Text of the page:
He also acknowledged that certain geographical areas with more complex ethnic compositions, including much of the Horn of Africa and the India subcontinent, did not fit into his racial paradigm. As such, he noted that: His Melanochroi thus eventually also comprised various other dark Caucasoid populations, including the Hamites e.
Majority Involvement in Minority Movements: The impetus to write it grew out of the rejection of whites from segments of the black power movement. It hopefully demonstrates that beyond the specific personalities involved and local circumstances, the structure of the situation makes such conflicts likely.
A number of colleagues graciously offered useful comments on this paper but we are particularly indebted to August Meier, Elliot Rudwick, and David Riesman for their extensive critiques.
An earlier version of this paper was read at the annual meeting of the American Sociological Association Washington, D.
Social movements seeking to change the subordinate status of ethnic minorities have drawn activists from both the minority and dominant groups. Conflict has at times developed between movement members of these two groups. In a comparative analysis of three movements --the civil rights movement, the anti-slavery cause in the U.
Ideologically, minority group activists viewed themselves as more radical and committed to that particular cause than did their dominant group co-workers and were more for a strategy of minority group self-help. Organizational conflict arose as majority members disproportionately assumed decision-making positions in the movement.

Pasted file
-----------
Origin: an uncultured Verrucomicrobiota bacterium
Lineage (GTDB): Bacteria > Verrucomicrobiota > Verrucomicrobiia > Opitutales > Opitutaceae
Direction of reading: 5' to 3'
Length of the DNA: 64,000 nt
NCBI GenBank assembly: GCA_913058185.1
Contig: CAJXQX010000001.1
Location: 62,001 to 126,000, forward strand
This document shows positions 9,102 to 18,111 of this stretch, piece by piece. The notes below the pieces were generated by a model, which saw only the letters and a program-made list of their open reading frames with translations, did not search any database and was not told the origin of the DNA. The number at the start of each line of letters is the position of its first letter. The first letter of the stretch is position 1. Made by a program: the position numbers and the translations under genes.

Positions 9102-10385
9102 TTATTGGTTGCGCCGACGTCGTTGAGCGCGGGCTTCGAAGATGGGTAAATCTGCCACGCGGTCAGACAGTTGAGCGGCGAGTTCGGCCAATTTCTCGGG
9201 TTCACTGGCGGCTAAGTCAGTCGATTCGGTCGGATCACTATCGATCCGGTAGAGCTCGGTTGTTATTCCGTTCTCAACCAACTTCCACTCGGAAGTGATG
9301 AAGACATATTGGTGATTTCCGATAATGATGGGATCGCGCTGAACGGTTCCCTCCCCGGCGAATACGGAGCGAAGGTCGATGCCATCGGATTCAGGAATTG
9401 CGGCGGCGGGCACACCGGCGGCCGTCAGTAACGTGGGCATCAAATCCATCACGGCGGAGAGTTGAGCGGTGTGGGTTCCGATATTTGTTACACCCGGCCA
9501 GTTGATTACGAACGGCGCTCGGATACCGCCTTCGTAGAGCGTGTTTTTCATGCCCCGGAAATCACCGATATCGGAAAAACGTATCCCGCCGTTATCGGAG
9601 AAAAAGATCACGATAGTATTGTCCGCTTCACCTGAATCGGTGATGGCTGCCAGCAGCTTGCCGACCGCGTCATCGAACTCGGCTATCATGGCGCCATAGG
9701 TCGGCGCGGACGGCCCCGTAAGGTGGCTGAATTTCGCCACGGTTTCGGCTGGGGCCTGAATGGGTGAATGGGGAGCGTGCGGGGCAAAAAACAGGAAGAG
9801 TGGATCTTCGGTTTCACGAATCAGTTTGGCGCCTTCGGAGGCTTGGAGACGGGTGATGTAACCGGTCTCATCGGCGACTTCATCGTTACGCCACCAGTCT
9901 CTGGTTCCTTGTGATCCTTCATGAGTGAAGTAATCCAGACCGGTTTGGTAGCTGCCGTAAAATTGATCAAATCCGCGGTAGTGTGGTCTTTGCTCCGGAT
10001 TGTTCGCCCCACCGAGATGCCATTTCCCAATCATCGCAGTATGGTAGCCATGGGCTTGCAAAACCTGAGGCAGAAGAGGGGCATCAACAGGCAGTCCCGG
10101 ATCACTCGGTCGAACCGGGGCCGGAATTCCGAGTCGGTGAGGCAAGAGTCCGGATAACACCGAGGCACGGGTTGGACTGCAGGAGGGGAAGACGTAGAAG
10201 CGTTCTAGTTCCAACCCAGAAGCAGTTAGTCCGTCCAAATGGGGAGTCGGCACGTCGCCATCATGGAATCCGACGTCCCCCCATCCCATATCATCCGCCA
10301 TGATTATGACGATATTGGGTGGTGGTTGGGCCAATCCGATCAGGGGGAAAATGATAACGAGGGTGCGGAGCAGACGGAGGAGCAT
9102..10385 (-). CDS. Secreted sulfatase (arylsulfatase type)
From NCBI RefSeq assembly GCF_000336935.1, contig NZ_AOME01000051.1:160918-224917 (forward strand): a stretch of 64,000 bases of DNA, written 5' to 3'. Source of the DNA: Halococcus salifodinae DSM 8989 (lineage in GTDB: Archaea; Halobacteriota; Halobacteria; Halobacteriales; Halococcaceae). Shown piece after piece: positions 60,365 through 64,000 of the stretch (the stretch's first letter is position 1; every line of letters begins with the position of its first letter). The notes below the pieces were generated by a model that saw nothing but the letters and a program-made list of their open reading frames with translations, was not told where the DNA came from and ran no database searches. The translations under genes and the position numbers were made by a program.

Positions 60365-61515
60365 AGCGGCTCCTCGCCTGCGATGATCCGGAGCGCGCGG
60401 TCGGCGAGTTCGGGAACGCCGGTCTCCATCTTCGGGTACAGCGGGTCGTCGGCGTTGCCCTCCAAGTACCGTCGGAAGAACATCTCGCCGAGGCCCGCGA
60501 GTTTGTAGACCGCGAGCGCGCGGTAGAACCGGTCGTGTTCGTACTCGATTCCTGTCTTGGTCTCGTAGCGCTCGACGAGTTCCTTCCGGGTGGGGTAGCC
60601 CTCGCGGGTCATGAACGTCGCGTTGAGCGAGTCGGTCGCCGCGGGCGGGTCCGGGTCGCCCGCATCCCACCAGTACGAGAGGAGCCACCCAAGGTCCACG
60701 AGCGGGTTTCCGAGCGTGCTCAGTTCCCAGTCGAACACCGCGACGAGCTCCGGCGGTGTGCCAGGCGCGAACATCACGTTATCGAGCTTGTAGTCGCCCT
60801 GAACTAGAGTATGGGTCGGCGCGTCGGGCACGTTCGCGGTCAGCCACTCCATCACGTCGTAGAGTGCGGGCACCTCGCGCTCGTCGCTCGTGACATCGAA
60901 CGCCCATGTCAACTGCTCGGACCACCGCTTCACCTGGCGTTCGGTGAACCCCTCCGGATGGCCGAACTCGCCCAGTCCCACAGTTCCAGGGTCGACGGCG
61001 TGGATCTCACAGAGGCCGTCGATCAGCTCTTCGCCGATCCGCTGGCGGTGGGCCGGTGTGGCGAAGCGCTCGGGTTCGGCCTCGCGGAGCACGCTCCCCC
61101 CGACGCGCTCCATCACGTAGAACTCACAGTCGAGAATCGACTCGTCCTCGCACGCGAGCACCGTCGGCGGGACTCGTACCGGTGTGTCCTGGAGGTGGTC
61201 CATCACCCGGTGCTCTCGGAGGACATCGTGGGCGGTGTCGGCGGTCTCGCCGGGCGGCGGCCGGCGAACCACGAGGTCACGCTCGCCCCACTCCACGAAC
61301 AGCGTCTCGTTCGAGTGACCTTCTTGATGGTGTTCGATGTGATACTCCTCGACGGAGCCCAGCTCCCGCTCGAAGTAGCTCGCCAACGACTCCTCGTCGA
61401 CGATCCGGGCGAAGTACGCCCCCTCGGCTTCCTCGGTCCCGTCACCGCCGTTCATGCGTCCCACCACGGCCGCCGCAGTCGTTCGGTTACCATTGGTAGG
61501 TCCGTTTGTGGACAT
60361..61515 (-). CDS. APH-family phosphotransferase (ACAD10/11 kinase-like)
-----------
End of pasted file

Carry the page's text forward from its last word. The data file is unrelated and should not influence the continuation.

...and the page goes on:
A third source of tension developed because some movement members were carriers of prejudices and hostilities of the larger social milieu.
Outsiders frequently played essential roles in the early phases of these movements, but pressures developed on majority members to reduce involvement or withdraw altogether.
An issue that leftist movements in America have continually confronted concerns the disadvantaged position of various racial and ethnic groups. Awareness of the discrimination, exploitation, and indifference long faced by black Americans was a primary catalyst in the creation of the New Left in the past decade.
However, as the history of the civil rights movement of the sixties has shown, this concentration of energy on the situation of an oppressed minority was not without severe problems.
In particular, sharp conflict developed over the participation of whites in organizations who resources were primarily devoted to working for and within the black community. As the civil rights effort evolved, the position of whites in the movement took on an increasingly ambiguous nature, eventually culminating in the exclusion or voluntary withdrawal of whites from central roles in the struggle and the emergence of the ideology of Black Power.